“Every athlete was able to co-author their collection and choose a moment from their career that they wanted to celebrate,” said Rosenblatt of the new drops. Some will also feature audio narration from the athlete in question, he added.
An NFT is a blockchain-backed proof of ownership for a digital item, enabling provable scarcity and provenance for digital images, trading cards, video files, and more. The market exploded to nearly $10.7 billion worth of trading volume in Q3 2021. Autograph’s collectibles are minted on Polygon, a scaling solution on top of Ethereum, the current leading platform for NFTs.
Dapper Labs’ NBA Top Shot helped drive NFTs into the mainstream earlier this year, generating more than $700 million worth of trading volume in the process. However, that platform’s activity has fallen off significantly since the spring, and didn’t see a sizable uptick in activity when the overall NFT market surged in recent months.
Next, Dapper will launch an NFL platform, while athletes have debuted their own NFT collections in recent months. Additionally, Ethereum-based fantasy soccer game Sorare has amassed enormous investment as it looks to expand to other sports and leagues, while Candy Digital has quickly scaled while releasing official Major League Baseball NFTs.
On the back of sold-out drops, Rosenblatt said that Autograph has seen only rising interest in sports NFTs so far. The firm’s approach is to work closely with its athlete partners to develop immersive collectibles, he said, with an emphasis on storytelling. Brady and Hawk have also engaged with Autograph’s community directly via Discord Q&A sessions too.
Next up for Autograph is bringing that approach to other verticals, including movies and music. Autograph launched NFTs based on the “Saw” horror movie franchise in October, and added popular musician The Weeknd (born Abel Tesfaye) to its board. Rosenblatt said that The Weeknd, who previously released his own NFTs via Nifty Gateway, can help Autograph make an impact in the music collectibles market—and drop his own NFTs too.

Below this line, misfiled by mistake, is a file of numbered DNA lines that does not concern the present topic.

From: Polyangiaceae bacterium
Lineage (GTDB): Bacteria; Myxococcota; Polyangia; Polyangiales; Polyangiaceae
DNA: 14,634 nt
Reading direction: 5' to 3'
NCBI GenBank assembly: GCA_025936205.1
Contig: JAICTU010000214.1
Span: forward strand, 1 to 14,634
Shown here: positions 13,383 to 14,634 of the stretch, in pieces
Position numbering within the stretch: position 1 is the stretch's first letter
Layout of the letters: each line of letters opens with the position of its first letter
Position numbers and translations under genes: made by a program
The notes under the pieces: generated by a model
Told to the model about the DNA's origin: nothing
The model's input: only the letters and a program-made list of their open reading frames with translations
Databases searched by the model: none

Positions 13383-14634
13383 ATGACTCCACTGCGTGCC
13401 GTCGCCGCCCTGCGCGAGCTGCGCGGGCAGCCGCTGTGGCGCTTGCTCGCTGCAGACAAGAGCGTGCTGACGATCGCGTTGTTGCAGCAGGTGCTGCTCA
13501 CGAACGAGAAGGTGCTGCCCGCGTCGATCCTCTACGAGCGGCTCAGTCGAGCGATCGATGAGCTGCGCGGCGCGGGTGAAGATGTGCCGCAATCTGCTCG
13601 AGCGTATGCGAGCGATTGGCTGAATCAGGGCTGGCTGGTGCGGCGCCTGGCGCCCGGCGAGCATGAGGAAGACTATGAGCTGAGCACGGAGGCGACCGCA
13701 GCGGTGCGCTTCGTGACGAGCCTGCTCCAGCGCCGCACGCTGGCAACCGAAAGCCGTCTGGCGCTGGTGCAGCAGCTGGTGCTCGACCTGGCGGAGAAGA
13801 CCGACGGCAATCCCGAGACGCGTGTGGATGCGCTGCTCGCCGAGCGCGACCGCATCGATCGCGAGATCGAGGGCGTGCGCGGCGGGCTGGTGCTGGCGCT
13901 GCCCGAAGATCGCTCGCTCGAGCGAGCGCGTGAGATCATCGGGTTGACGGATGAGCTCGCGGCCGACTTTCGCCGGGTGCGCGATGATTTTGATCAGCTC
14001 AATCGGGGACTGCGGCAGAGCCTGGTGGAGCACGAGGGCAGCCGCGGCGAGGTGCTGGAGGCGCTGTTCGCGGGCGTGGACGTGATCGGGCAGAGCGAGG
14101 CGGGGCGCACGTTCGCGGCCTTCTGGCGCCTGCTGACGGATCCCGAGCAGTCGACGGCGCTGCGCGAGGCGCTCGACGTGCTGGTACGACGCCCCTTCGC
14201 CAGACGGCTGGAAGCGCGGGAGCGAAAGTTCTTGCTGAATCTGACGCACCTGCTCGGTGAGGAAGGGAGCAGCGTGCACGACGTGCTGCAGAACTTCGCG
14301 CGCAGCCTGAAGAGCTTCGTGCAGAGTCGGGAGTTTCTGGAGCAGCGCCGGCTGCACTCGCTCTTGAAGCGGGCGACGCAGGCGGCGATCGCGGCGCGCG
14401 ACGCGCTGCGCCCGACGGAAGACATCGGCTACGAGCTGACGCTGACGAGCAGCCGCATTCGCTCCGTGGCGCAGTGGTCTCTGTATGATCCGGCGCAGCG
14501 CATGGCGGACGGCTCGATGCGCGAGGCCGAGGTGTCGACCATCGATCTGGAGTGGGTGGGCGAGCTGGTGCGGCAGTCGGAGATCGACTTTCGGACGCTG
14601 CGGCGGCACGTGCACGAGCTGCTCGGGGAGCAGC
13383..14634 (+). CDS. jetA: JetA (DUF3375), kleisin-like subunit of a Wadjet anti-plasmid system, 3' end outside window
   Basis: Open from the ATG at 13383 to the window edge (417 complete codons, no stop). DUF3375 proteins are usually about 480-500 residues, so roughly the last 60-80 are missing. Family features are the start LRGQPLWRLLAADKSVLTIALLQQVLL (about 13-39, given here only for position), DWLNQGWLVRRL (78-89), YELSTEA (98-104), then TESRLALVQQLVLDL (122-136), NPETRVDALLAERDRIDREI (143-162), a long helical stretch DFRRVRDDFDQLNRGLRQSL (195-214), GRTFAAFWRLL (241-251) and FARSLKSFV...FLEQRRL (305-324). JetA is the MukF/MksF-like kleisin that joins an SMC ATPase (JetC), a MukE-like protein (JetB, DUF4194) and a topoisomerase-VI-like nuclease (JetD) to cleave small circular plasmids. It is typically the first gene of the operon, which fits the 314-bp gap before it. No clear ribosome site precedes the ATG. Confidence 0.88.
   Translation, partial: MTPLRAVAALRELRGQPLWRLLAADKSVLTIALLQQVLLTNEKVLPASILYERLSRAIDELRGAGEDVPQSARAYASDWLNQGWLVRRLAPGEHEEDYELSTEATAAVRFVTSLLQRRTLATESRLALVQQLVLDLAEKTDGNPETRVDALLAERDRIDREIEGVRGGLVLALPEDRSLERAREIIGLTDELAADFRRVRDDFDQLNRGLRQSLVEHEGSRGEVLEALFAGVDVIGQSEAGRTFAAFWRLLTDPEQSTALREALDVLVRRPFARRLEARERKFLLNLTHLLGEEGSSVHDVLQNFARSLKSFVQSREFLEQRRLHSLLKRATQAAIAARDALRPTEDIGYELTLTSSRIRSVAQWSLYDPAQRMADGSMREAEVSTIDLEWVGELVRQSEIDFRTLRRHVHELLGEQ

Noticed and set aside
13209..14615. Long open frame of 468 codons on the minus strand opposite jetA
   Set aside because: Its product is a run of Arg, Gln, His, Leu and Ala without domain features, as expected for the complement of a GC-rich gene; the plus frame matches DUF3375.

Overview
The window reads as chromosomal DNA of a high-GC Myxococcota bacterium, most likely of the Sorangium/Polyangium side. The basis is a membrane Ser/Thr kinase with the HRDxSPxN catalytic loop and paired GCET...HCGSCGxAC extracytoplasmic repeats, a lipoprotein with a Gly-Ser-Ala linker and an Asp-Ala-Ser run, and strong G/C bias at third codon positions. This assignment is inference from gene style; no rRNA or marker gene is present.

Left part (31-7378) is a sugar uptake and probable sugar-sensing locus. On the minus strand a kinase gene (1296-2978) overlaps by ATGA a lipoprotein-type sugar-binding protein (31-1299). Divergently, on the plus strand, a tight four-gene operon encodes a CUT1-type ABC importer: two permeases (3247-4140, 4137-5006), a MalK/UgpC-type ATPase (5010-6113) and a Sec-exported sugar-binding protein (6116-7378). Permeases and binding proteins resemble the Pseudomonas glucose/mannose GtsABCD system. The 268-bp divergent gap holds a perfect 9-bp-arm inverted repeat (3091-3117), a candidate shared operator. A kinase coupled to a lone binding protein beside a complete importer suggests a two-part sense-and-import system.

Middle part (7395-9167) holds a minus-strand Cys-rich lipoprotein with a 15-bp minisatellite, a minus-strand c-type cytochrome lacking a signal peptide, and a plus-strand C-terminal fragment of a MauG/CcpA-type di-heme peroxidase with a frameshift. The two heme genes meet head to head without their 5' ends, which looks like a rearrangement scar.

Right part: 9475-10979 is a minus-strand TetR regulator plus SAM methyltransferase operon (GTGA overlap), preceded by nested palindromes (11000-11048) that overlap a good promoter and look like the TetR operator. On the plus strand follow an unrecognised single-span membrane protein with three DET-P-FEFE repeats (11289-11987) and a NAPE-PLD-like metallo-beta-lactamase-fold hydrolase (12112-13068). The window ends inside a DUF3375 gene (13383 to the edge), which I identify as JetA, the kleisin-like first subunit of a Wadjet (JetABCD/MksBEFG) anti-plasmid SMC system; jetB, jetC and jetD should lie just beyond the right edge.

“The same way that we had Tom Brady, Tiger Woods, and our other athletes lead the sports vertical into the world,” he explained, “we see The Weeknd leading our music vertical and pulling in people that are close to him… and then building out a similar group of true thought leaders in the space, led by Abel.”
“We're really blessed to have [The Weeknd] involved in the project,” Rosenblatt added. “He's provided incredible insights already, and we're excited for his upcoming collections in the future.”
Brady himself has become immersed in the crypto world since Autograph was first revealed back in April, including joining crypto exchange FTX as an investor and brand ambassador and even giving away Bitcoin to a fan. When it comes to NFTs, Rosenblatt said that Brady has made telling stories a key part of the startup’s DNA.
“What he really lights up about is the storytelling. As chairman, he's really pushed that the storytelling needs to be 360 [degrees]. It needs to be awesome,” said Rosenblatt. “Why are we telling the story? What does it mean to the icon? That's something that Tom really, really believes in—that it's telling the stories first, and then we build from there.”